All objects within layout now have a name property as a unique identifier. This includes sections, quick actions, fields, controls and related views. The purpose of this so in registerCustomization the at: function(row) part can now use row.name to target any piece of the layout.

Hash Tag Customization

Hash Tags now use the same customization engine as detail/edit views, enabling ease of modifying, inserting or removing hash tags.

this.registerCustomization('list/hashTagQueries', 'opportunity_list', {
    at: true, // insert anywhere (hash tag queries are not ordered)
    type: 'insert',
    value: {
        tag: 'g500k',
        query: 'SalesPotential gt "500000"'

this.registerCustomization('list/hashTagQueries', 'history_list', {
    // hashes are identified by their key property
    at: function(hash) { return hash['key'] === 'phonecall'; },
    type: 'modify',
    value: {
        query: 'Type eq "atMobileCall"'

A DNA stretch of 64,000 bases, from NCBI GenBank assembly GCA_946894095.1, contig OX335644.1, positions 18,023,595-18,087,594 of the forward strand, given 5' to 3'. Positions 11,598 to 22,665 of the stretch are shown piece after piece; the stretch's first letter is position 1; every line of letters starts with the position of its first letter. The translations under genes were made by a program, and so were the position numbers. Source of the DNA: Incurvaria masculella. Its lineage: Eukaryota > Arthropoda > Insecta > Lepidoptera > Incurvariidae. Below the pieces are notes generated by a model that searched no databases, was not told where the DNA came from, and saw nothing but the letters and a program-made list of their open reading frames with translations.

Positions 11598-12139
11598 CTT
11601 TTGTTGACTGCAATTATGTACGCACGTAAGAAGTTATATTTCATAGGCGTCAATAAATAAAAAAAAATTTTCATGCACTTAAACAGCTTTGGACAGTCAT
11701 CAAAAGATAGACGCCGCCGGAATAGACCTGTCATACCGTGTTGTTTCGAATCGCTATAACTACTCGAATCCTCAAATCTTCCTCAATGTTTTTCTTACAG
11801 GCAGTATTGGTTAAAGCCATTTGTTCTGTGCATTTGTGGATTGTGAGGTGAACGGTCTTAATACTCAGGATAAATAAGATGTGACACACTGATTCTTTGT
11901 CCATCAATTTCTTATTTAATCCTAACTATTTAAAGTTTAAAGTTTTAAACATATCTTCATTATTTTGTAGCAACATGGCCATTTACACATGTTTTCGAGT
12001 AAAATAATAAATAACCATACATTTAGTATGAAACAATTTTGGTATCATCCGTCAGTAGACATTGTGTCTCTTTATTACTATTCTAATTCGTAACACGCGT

Toolbar Customization

Toolbars now use the same customization engine as detail/edit views (and hash tags). No longer need to override createToolLayout().

this.registerCustomization('detail/tools', 'account_detail', {
at: function(tool){ return tool.id === 'edit'; },
type: 'insert',
where: 'after',
value: {
    id: 'customButton',
    icon: 'content/images/icons/Hello_World_24.png',
    action: 'showHelloWorld'

Multiple Insert Customizations

Before the registerCustomization engine would only insert one value at a time, causing multiple calls to insert items at the same place. Now you may pass an array for the value key and it will insert each object sequentially at that point. Note this only works when type is insert.